Even though there were no significant differences in pre-pulse facilitation among three variants in the presence of DAMGO, a more detailed analysis reveals differences in the relative proportion of voltage-dependent and voltage-independent modulation of the Cav2.2 isoforms by the different mMOR variants, further highlighting the importance of the C-terminal sequences in Cav2.2 activity. A distinct opioid receptor mediated modulation of the two Cav2.2 exon 37 variants is consistent with earlier findings of Raingo et al. . These authors showed that both exon 37 variants underwent a similar degree of total agonist mediated current inhibition, but the relative proportion of voltage-independent to voltage dependent modulation was larger in the Cav2.2-37a variant, and this fits with the data presented in Fig. 5.
It is now well established that MORs couple differentially to different members of the Cav2 channel family [49, 50], which is consistent with observations that these channels are differentially modulated by Gβγ subunits [51, 52, 53]. Moreover, different members of the extended opioid receptor family including NOP receptors types produce differential effects on Cav2 calcium channels and this is further modulated by receptor heteromerization [40, 54]. As we show here, this functional diversity of opioid receptor family signaling to various calcium channels is further expanded by MOR and Cav2.2 splice variation. While we have focused on only a subset of known mMOR splice variants, mouse, human and rat MORs have a much richer complement of possible variants  and it will be interesting to examine how these different isoforms of the MOR receptor affect N-type channel function and perhaps trafficking. Suffice it to say, our findings along with those published in previous literature highlight the importance of selecting the correct variants for expression studies when attempting to correlate findings between recombinant and native systems.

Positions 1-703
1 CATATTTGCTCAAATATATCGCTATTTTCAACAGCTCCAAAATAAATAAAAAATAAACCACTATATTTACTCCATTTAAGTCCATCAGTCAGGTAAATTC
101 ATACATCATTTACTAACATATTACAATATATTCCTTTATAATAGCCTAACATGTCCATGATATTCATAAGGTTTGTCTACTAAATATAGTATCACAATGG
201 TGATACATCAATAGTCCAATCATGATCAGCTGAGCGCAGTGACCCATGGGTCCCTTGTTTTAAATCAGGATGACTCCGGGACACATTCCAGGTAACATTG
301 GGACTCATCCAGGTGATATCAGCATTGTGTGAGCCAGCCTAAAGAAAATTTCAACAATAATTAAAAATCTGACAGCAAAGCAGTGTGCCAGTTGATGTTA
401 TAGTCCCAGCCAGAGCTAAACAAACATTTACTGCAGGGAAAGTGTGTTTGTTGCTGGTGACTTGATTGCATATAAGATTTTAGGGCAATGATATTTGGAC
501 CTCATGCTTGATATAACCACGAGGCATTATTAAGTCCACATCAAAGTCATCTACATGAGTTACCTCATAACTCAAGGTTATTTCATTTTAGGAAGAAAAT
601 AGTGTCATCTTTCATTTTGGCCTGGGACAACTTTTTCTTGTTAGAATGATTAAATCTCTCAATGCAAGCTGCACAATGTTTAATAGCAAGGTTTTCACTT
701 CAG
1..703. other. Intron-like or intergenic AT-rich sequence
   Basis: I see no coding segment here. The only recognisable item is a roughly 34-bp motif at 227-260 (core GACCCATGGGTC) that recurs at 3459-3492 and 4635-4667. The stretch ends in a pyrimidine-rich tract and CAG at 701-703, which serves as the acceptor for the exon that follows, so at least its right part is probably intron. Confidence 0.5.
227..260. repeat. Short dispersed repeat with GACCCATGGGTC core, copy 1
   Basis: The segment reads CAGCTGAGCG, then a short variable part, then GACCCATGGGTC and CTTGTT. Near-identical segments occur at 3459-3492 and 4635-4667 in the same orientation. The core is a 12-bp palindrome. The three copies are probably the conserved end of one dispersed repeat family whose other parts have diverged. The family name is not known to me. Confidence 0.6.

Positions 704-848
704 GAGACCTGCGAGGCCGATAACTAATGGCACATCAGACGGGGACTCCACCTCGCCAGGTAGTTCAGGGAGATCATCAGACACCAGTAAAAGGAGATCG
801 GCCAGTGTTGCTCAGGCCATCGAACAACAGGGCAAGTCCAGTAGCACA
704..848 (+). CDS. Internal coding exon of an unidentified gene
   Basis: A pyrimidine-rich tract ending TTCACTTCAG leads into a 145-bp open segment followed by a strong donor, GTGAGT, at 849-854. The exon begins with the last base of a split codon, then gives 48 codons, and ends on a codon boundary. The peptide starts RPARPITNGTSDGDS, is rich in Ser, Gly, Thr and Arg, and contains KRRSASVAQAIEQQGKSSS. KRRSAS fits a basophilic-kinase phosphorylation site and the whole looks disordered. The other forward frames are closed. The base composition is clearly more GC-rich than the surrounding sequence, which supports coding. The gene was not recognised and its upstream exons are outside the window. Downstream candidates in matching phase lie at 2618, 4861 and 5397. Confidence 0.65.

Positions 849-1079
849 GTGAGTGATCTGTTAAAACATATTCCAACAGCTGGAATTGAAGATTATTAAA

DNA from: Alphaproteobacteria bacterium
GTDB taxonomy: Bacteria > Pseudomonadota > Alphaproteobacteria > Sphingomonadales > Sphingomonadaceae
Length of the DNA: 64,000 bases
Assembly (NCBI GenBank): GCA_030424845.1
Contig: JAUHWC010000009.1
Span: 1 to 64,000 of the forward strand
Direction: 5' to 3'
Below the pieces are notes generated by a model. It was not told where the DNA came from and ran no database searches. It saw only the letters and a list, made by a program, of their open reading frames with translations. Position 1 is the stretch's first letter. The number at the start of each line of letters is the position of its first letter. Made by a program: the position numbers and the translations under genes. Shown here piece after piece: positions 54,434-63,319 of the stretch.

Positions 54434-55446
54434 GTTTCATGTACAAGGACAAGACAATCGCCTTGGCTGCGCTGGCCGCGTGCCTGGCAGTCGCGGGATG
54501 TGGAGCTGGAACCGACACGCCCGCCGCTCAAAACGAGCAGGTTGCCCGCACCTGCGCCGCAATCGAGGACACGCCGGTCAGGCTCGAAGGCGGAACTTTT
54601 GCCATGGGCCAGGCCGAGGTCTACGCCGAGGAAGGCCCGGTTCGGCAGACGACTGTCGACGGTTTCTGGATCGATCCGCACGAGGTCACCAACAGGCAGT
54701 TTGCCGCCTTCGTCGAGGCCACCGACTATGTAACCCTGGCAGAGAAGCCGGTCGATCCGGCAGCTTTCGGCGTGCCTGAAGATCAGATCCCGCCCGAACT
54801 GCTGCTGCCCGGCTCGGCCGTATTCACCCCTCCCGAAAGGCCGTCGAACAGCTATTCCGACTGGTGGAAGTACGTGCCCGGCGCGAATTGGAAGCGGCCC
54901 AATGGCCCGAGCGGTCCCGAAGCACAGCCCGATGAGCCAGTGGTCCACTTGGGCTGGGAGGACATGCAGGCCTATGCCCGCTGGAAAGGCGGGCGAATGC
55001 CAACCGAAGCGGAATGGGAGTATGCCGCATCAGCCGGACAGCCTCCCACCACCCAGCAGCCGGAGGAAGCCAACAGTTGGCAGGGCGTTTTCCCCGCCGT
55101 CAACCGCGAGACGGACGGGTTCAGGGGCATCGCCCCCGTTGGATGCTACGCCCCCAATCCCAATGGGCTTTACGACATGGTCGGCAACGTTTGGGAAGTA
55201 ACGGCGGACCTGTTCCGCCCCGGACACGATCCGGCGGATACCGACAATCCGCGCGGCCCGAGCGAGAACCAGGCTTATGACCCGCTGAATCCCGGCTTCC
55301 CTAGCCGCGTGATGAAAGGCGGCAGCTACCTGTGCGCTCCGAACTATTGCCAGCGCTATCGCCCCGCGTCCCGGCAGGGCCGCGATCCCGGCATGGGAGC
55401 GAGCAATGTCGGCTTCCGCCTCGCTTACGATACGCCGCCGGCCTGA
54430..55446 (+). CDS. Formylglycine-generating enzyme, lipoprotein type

We thank Lina Chen for providing tissue culture support, and Dr. Diane Lipscombe for the Cav2.2-37a, Cav2.2-37b constructs and the tyrosine mutant channel, and Dr. Terry Snutch for the ancillary calcium channel subunit clones.
MAG and IAS co-designed study and performed biochemical and electrophysiological measurements. DR contributed electrophysiological recordings. YXP and JX provided mMOR cDNAs. YXP and GWZ co-designed the study. GWZ supervised the study and wrote manuscript. All authors read and approved the final manuscript.
This work was supported by a grant to GWZ from the Canadian Institutes of Health Research (CIHR) and by funds to YXP from the National Institutes of Health National Institute on Drug Abuse [Grants DA07242, DA042888 and DA046714], the Mayday Foundation, the Peter F. McManus Charitable Trust, and a core grant from the National Institutes of Health National Cancer Institute [Grant CA008748] to the Memorial Sloan-Kettering Cancer Center. GWZ holds a Canada Research Chair. MAG was supported by a Fellowship from Alberta Innovates and holds a CIHR Postdoctoral Fellowship.
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YXP is a co-scientific founder of Sparian Biosciences.